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The Eight Key Principles Of Truly Thunderous Brainstormings

I was going to write this post as a "cool thing of the day" on the Father of Brainstorming, Alex F. Osborne, but then found a really interesting article on the theory behind the practice from Businessweek back in 2006 that I thought might be valuable to share with you.

The author, Robert Sutton, performed an ethnographic analysis on the renowned innovation consultancy IDEO and found eight useful principles (paraphrased, and expanded upon, below) to be true.

1. Use brainstorming to collect, but also to extend and to build on, good ideas. I've witnessed this one myself -- the "suggestion box" mentality pales in comparative value to robust and transparent conversations around topics of real importance.

2. Corporate culture (and by proxy, team culture) makes a huge difference -- creativity cannot flourish in an environment of fear. Again -- not surprising, but what is surprising is the innovative spirit one can witness on certain high-performing teams even within the most caustic corporate environment. Leadership and trust are key.

3. If possible, facilitators should give participants an early preview of the problem so they can bring something to the table. (This doesn't happen enough, and because creativity isn't like a lightswitch, often brainstorming sessions miss out on the contributions of the brightest bulbs in the room.)

4. Brainstorming shouldn't exist in a vacuum -- both for the reasons that Sutton states (it should be combined with research, prototyping etc.) but also because participation in ideation sessions can be a powerful motivator to employees. I've even seen the ability to participate in brainstorming sessions be used as an incentive to reward above/beyond behavior.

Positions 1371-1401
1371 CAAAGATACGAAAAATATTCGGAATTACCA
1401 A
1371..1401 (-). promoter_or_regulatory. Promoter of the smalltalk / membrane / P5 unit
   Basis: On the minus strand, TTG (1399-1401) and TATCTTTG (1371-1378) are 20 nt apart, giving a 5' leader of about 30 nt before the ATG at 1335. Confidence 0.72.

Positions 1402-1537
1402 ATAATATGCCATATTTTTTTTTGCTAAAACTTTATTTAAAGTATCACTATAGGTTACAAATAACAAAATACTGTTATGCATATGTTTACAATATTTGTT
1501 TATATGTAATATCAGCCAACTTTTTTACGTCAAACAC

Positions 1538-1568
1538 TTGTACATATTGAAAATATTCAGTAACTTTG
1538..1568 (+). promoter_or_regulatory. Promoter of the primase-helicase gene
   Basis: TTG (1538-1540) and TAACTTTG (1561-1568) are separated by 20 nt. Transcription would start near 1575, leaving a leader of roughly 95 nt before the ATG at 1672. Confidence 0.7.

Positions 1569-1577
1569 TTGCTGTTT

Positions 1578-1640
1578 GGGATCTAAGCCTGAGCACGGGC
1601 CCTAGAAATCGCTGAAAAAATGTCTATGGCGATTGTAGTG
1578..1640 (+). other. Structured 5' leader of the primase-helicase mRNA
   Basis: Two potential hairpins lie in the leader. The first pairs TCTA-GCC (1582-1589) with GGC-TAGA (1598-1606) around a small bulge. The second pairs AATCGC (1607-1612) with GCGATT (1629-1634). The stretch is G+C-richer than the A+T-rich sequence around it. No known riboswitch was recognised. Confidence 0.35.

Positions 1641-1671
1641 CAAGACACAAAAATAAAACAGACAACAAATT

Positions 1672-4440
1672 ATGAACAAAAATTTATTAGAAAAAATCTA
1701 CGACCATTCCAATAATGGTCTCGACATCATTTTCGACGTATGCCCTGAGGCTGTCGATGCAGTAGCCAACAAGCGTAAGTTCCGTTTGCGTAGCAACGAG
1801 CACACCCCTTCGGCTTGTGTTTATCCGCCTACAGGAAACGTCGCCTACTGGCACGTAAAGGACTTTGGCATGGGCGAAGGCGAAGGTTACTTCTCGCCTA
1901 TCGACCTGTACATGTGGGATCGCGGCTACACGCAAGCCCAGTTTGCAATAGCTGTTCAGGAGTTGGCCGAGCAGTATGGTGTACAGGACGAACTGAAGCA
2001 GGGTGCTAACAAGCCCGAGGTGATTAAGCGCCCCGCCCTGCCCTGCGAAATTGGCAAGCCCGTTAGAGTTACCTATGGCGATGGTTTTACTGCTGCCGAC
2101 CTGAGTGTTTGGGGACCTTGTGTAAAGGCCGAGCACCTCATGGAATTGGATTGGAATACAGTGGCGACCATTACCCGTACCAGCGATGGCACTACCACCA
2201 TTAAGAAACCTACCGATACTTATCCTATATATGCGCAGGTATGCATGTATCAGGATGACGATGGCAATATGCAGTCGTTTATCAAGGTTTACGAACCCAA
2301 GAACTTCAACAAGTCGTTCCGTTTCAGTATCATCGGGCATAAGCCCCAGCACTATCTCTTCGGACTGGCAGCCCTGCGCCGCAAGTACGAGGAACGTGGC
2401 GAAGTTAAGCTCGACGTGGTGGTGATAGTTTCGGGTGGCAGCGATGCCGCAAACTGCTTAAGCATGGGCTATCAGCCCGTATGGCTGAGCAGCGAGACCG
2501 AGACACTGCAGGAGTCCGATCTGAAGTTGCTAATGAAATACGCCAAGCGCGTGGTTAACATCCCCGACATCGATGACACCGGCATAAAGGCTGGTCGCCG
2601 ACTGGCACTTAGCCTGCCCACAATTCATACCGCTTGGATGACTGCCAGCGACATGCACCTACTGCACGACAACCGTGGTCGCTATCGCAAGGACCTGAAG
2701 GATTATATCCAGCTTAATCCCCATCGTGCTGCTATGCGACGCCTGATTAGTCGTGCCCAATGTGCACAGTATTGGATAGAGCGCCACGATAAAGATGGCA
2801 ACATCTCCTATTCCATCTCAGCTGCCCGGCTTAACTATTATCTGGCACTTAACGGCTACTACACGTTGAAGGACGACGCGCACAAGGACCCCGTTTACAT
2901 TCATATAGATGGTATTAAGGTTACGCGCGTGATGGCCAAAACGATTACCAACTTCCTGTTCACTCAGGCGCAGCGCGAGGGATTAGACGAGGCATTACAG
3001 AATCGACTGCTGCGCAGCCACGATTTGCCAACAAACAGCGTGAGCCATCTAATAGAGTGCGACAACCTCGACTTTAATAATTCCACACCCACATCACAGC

5. A well-facilitated brainstorming session is an example of both an art form and a learned skill -- training of which should be properly resourced in every forward-thinking organization

6. Don't shy away from the right kind of competition -- as Sutton states "In the best brainstorms, people feel pressure to show off what they know and how skilled they are at building on others' ideas. But people are also competitive in a paradoxical way. They "compete" to get everyone else to contribute, to make everyone feel like part of the group, and to treat everyone as collaborators toward a common goal."

7. Use what you create -- and let your brainstormers know when, how and why you're using it. This loop-closing activity keeps the creative and engaged employee coming back.

8. Follow the Father of Brainstorming's original four rules. As Sutton recounts, "Alex Osborn's original four still work: 1) Don't allow criticism; 2) Encourage wild ideas; 3) Go for quantity; 4) Combine and/or improve on others' ideas. To steal from IDEO, I'd add "One conversation at a time" and "Stay focused on the topic," as both help save groups from dissolving into disorder."

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TAGS: Innovation
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